SmallStoneBallsYou can take a professor out of the classroom, but you can’t take the classroom out of a good professor. In the autumn of 2015, retired College of Charleston professor, Gene Waddell, was in Argentina, studying the indigenous peoples of Tierra del Fuego.

In our almost daily trading of emails, the conversation somehow drifted to the indios gigantes (giant Indians) of the Pampas in Argentina.  The Spanish also called the ancestors of the Creek Indians, indios gigantes.   The proto-Creek men averaged over a foot taller than the Spanish.  Some reached seven feet all. Somehow that led briefly to a discussion of bolas. They are the stones attached to leather thongs, which southern South American Indians used as most effective weapons for hunting and war.

Bola is merely the Spanish word for “ball.”   Boledero is a hunter using a bola. In Argentina, the weapon is also called bolas, which is the plural.

The Indians in the Pampas and coastal areas of Argentina were equally as tall as those on the coast of South Carolina and Georgia. They also wore turbans, very similar to those worn by the Creeks in the Southeast.

The Indians in the Pampas and coastal areas of Argentina were equally as tall as those on the coast of South Carolina , plus Georgia and Alabama. They also wore turbans, very similar to those worn by the Creeks in the Southeast.  Note the the bola in the Native man’s hand.

I had never really thought much about bola balls, but always assumed that holes were drilled in metal balls in which leather cords were fastened.  I also assumed that bolas were only used on the plains of Argentina.

Au contraire . . . bola balls are stone. They were wrapped in leather pouches and the leather cords were woven into the pouches. The bola was a favorite weapon for hunting alpaca, deer and large birds.  They are also very effective in catching humans, if the hunter did not want to seriously injure his quarry.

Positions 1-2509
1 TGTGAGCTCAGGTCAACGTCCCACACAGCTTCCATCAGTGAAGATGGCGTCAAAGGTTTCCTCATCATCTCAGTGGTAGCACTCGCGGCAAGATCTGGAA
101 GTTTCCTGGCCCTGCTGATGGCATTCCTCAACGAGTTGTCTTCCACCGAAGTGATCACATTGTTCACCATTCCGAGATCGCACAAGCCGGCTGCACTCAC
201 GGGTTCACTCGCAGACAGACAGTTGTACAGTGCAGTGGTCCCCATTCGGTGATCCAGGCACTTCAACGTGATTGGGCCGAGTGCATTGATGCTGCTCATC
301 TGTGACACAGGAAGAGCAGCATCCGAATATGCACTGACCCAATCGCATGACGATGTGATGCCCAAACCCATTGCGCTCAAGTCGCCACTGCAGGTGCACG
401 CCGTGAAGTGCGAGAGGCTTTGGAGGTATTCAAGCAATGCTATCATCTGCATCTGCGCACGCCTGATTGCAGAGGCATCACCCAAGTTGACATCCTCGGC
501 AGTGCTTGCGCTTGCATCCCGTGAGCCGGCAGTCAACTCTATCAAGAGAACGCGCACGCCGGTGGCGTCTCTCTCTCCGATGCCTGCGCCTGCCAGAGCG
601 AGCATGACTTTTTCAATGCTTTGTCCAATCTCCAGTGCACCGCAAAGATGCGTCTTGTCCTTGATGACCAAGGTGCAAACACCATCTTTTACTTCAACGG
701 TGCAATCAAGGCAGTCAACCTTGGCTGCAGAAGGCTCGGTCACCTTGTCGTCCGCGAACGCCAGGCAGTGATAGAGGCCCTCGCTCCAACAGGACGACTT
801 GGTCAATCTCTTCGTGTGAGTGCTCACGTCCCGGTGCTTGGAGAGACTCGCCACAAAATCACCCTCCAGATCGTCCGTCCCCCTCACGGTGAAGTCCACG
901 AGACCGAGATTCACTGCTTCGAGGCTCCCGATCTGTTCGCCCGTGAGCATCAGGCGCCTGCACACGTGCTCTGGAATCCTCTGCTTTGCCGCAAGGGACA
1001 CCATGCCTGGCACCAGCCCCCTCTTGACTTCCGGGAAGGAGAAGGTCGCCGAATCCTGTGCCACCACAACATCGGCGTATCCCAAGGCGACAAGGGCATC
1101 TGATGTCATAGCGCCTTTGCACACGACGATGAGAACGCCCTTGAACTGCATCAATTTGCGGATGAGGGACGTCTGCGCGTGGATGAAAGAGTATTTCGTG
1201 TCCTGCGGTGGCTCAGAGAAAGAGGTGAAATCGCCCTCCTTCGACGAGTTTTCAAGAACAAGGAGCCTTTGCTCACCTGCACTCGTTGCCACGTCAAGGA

There was another surprise.  Bolas were used throughout western South America in areas where there was not heavy undergrowth.  They were useless in the jungle, but very effective in the mountains or in cleared fields.  Andean hunters used bolas extensively.


Furthermore, most of the bola stones were not perfectly round. They were just “sort of round” river cobbles.  It was not necessary, since the stones were wrapped in leather.  The perfectly round bolo stones were prestige items passed down as heirlooms . . . the equivalent to a silver plated Winchester repeating rifle.

There was a sudden realization that the stone bola balls found by South American archaeologists are identical to the stone balls found in the mounds along the Upper Coosa River. The reason that the perfectly round balls were buried with bodies of prominent men was that they were “prestige” weapons that the great hunters and warriors would use in the hereafter. The “sort of” round cobbles that archaeologists have found inside house ruins, by the thousands, in certain areas of the Southeast, were the “working weapons” of the common folks.

The presence of a traditional South American weapon in towns along the Coosa River, would explain two other mysteries that Southeastern academicians didn’t realize were mysteries. Coosa is the Anglicization of Kusa /Kusha/Kausha . . . Panoan Language Family (Peru-Amazon Headwaters) words that mean “strong, brave . . . or implicitly, elite.” The Panoan-speaking provinces in the South Carolina Low Country collectively called themselves Kusabo . . . meaning “Strong . . . place of.”